It wouldn’t make sense to reuse the elements in this because they are ambiguous and incorrectly typed – so the value to the overall architecture is greatly diminished – although we cannot make things better unless we have a starting point – and I would be positive towards the architect because this is a starting point for improvement and we can now start a discussion around the things that either the architect or the stakeholders find important.

Looking at a better view

With motivational layer diagrams I normally start by looking for the drivers – the reason why, add a few assessments – and work from there.

Lets look at another view:

Figure 3

CWAD Is Consumer Workspace Architecture Domain – a team I used to run. The story this tells:

A CWAD architect, domain lead, product manager  and service delivery manager are assigned to do CWAD road mapping. this project will deliver a product level road map, concern and motivation views, and work package implementation and migration views. This project needs to ensure that each service work package is mapped onto a product level road map, is properly scoped, and that rational and related concerns are clearly identified;this will all give us improved trace-ability into CWAD workloads.

The story was easy to tell for a few reasons.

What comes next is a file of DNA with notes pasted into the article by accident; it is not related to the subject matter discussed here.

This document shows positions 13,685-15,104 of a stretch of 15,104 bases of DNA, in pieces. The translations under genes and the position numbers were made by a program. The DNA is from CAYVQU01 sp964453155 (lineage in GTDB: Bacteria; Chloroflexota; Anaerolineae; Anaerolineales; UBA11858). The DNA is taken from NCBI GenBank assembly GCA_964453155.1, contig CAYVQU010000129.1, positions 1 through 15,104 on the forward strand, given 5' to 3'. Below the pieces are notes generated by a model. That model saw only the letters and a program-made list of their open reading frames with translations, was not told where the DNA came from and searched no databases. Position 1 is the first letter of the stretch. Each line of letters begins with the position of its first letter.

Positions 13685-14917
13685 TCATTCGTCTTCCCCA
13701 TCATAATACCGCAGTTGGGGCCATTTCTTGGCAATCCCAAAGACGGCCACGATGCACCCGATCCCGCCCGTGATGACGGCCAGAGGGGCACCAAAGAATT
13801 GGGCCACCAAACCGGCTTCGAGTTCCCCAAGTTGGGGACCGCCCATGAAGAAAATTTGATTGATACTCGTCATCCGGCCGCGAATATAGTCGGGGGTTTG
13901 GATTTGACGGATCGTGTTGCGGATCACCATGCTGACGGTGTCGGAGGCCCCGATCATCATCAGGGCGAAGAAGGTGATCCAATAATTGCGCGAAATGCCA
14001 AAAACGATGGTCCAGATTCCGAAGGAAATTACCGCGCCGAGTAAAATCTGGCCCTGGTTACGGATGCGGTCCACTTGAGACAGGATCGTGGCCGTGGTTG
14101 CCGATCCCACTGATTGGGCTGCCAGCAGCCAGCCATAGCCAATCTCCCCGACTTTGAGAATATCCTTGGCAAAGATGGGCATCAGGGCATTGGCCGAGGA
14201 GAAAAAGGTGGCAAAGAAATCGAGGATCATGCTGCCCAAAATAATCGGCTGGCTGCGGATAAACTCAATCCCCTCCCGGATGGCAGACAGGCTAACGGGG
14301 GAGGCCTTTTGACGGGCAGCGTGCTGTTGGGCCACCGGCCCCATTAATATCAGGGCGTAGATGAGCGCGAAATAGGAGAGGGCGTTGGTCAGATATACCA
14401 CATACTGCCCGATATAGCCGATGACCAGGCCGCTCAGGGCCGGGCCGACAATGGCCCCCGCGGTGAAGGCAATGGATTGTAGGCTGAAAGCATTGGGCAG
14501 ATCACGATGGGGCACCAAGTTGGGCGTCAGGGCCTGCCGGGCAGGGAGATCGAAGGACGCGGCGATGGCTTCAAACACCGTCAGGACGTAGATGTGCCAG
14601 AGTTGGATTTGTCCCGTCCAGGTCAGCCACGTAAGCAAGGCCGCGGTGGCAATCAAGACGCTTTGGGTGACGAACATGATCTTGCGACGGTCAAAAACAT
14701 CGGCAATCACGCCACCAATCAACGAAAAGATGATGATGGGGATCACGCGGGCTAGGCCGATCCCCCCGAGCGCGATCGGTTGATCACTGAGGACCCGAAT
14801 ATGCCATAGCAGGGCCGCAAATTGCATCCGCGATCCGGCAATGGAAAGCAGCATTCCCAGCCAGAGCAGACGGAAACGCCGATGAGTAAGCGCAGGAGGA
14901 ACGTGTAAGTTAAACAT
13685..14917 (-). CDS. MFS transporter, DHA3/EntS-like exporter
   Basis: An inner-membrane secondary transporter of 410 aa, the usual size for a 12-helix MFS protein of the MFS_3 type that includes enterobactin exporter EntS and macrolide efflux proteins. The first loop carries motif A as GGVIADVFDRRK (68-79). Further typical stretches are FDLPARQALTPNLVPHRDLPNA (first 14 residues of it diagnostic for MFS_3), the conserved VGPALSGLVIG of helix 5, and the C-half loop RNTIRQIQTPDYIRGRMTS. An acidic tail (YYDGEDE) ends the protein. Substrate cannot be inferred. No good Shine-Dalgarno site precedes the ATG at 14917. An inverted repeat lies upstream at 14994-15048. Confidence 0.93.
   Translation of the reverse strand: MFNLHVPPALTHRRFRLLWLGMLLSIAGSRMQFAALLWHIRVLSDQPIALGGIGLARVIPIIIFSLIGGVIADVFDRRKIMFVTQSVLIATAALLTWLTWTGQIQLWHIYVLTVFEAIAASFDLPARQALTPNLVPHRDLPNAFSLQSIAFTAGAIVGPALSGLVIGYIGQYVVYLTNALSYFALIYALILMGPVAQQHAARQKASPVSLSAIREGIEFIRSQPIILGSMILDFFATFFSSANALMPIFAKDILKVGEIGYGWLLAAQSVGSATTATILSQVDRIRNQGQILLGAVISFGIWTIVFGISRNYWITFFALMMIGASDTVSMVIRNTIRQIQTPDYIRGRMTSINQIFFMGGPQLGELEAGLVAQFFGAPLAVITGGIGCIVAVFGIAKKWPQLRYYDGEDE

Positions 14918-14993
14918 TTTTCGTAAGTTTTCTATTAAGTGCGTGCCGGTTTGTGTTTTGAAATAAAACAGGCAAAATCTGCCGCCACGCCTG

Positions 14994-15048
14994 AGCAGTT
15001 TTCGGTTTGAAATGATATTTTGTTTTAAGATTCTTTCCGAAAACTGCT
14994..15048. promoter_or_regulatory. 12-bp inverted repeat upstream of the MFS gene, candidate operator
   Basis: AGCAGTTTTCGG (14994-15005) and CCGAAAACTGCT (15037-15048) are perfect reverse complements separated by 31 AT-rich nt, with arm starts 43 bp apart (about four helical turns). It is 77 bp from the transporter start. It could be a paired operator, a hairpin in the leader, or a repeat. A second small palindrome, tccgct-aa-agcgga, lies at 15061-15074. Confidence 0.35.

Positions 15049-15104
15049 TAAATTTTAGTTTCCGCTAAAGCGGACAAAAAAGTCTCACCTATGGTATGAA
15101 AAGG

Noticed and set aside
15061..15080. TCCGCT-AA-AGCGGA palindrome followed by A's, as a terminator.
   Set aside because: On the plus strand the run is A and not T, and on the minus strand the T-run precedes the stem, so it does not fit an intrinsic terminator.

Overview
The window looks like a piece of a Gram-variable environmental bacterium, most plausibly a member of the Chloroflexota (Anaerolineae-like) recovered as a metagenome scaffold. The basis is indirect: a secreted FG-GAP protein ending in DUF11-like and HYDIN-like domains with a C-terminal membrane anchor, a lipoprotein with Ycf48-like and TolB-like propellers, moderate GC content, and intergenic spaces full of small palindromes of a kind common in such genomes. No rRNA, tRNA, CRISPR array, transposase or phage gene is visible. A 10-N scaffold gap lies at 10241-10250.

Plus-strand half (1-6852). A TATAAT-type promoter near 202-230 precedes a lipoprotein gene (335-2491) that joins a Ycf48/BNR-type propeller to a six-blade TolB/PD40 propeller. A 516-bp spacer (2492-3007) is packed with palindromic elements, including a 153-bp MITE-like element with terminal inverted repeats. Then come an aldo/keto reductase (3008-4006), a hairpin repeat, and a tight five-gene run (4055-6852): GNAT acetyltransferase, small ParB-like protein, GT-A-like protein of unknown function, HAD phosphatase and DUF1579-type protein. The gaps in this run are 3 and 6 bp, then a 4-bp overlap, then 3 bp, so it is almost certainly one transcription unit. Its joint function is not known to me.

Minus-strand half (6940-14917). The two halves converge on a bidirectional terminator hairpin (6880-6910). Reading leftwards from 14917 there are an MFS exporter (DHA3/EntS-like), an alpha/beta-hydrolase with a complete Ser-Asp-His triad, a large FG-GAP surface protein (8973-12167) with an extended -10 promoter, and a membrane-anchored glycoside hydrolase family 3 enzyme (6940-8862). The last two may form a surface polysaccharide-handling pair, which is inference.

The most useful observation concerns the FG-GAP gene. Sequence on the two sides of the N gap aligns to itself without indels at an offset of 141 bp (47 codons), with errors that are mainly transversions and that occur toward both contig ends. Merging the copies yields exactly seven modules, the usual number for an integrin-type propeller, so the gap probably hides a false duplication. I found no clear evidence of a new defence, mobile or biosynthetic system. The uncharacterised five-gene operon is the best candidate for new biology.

• the arrows clearly go down the page and flow the same way
  • The different layers (business, implementation and motivation) are clearly grouped together
  • The elements are well named and typed.
  • The author is clearly telling a story in the views design – including everything that the reader needs to understand the scope of a project.

When I am trying to read a view in general I start with the business layer, or strategy layer and then work down following the arrows.  Within each of the layers I look for the external elements and work inwards – so I will look for external behavior elements (services) and other external active structures (such as interfaces) – and will work from there. A good diagram will highlight those elements.  In the diagram above its easy to see because the business layer active elements are at top – and flow downwards towards the other elements.

Ordering Elements